10. I had three Wilwood MCs fail right out the box. Two of them leaked internally and the third MC had smashed MC bleeders. I ended up purchasing a 79 280ZX 15/16 MC from Dave at Arizona Z Cars for about $125. Good deal. The last time a reaction disk fell out I made a new one from a rubber stopper and used JB Weld to glue it to the push rod. Please post how you get things worked out.
  11. So, with social media the way it is, this kind of relevant and up-to-date information gets lost in the cesspool of Facebook groups. ___________________________________________________________________ This information is up-to-date: Summer 2019 and affects the greater 805 area code. ___________________________________________________________________ I didn't start this thread to discover a good mechanic, but to meet other people with similar interests. With that said, Larry Butler is a very good mechanic. His hobby is 510 racing, and he owns multiple Datsuns. He also has background with Z cars, and has shown this to be the case. My car, a hybrid, is a 240Z (LS1 + T56) with a Z31 rear-end. Most mechanics look at it and don't know where to start. He's had my car on two separate occasions and completed the following within a very reasonable time-frame. I'm talking...hours. Speed-o was not working | Fixed Fuel gauge was not working | re-wired Fixed (w/o taking the dash out) Differential hemorrhaged oil | Fixed CV Axle issues | Fixed Updated coilovers with new springs (needed stiffer spring rate) | Done EFI wiring issues | Scheduled to be fixed He has not turned down a job yet, and my whole car is basically a Frankenstein. He could probably work around an OEM build with his eyes closed. Larry works at Ferrell's Auto Repair in Atascadero, CA. To schedule time with Larry, you must work through the front-desk. Call them ((805) 466-1004) with the Year, Make, Model of the Datsun, and include any hybrid information. They will assign your car to Larry by default, because it's just known that he is the man for these cars. Larry will need to look at your car to understand your needs and requests. So, your first session will be an assessment + specific job you've requested. Ferrell's is not a speed or custom shop. When it comes to Datsuns, the front-desk will have almost no information to give you, other than a quote and general time-frame for job completion. All of the focused Datsun talent is Larry. During drop-off and pick-up, Larry has been nice enough to spend up to 15 minutes discussing what he did and what he saw. This is a bonus, because mechanics work and charge by the hour. Every minute he spends talking to you about your car is time taken away from some other customer, so you have to realize that Ferrell's is going out of its way to work for you. Again, they are not a Datsun garage like the popular shops we know in LA and Bay Area. They are a standard shop that happens to employ a ******* Datsun Jedi Master. As for meeting other owners in the area...super duper bonus is that Larry probably knows most of them. Or he knows the ones worth knowing, ha. So this is my assessment of Larry.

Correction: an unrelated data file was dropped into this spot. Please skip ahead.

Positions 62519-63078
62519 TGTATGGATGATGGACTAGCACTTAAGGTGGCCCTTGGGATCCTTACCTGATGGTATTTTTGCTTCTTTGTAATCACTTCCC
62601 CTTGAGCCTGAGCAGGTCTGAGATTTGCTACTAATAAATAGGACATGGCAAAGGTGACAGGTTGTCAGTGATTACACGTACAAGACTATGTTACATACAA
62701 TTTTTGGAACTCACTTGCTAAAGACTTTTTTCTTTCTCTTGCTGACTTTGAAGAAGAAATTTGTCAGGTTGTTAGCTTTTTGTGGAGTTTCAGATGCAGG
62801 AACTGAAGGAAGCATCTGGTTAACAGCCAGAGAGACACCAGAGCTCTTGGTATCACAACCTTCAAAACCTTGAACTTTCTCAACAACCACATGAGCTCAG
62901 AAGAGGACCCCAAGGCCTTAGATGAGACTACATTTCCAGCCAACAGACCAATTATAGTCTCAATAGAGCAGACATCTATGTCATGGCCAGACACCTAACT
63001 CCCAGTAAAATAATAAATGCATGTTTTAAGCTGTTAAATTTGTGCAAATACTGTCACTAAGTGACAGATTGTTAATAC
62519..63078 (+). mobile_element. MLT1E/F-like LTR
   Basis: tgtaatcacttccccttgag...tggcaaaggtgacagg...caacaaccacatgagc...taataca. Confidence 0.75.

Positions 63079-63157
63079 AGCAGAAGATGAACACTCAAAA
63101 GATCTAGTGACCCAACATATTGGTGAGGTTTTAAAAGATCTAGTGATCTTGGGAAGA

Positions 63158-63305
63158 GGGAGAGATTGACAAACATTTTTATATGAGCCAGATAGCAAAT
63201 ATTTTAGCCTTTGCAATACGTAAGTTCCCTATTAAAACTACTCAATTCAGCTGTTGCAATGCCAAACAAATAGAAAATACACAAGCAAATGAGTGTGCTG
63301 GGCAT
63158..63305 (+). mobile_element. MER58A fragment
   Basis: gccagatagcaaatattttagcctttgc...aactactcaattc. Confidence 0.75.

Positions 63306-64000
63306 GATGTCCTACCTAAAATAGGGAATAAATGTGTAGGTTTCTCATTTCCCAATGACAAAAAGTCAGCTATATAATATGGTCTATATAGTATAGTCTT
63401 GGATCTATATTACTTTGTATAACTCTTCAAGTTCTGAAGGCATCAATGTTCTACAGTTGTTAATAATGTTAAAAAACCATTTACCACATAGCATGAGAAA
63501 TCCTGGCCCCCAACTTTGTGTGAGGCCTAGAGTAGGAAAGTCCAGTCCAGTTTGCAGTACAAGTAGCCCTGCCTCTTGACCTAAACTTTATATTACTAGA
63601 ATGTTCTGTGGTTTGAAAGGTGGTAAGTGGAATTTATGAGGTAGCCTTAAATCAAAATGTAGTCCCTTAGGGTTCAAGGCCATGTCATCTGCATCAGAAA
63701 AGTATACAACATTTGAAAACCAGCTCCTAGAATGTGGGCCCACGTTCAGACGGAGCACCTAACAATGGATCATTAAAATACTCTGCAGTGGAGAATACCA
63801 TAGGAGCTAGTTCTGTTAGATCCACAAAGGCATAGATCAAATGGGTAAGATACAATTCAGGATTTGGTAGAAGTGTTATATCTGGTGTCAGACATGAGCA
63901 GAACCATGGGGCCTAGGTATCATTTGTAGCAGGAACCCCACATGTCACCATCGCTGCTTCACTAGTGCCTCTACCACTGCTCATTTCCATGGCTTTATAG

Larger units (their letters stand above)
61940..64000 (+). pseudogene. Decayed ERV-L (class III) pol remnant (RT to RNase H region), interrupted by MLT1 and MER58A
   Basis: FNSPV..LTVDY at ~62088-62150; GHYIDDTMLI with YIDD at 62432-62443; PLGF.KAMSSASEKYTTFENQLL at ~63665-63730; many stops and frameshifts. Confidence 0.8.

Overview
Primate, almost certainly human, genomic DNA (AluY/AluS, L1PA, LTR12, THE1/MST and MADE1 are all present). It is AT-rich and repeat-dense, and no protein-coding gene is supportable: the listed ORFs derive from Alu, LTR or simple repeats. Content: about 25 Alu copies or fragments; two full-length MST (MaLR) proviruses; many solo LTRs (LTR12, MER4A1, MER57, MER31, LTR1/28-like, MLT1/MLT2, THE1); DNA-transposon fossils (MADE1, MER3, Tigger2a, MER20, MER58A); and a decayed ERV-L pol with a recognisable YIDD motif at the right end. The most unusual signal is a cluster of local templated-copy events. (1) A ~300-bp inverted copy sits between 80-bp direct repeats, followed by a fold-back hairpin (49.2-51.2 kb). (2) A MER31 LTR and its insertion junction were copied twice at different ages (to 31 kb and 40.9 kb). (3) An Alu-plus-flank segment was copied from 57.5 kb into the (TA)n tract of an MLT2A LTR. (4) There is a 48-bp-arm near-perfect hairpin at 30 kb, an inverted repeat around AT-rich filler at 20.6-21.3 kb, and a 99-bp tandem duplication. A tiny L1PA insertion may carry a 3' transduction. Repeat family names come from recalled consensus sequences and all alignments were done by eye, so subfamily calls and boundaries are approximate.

12. Crap luck! Next build will you be going with forged pistons? I’m scared for when I get my wastegate holding more then 2psi! Ha
  13. Also losing fluid from one of the reservoirs is usually a symptom of a bad primary cup seal in the master. If it's in the front it will usually push fluid into the rear reservoir. If it's in the rear it will dump fluid into the booster. I've had a brand new Tilton master leak. I'm sure it's not unheard of with Wilwood as well.
  14. Hole in the diaphragm makes the hissing/whistling noise.
  15. If you're going to split the wiring into 2 looms, I suggest keeping the low current sensors away from the potentially noisy high current actuators.
  16. Working on my 280zxt Cas signal, so I can do full sequential. I got a very nice 280zxt distributor without a cas from a fellow Datsun nerd. I then found a basically new fully Nissan Cas from a 1998 Nissan Quest. Which has the correct trigger wheel. Pretty neat. Dizzy is getting vapor blasted today and I should have it all installed by the weekend. Pretty excited!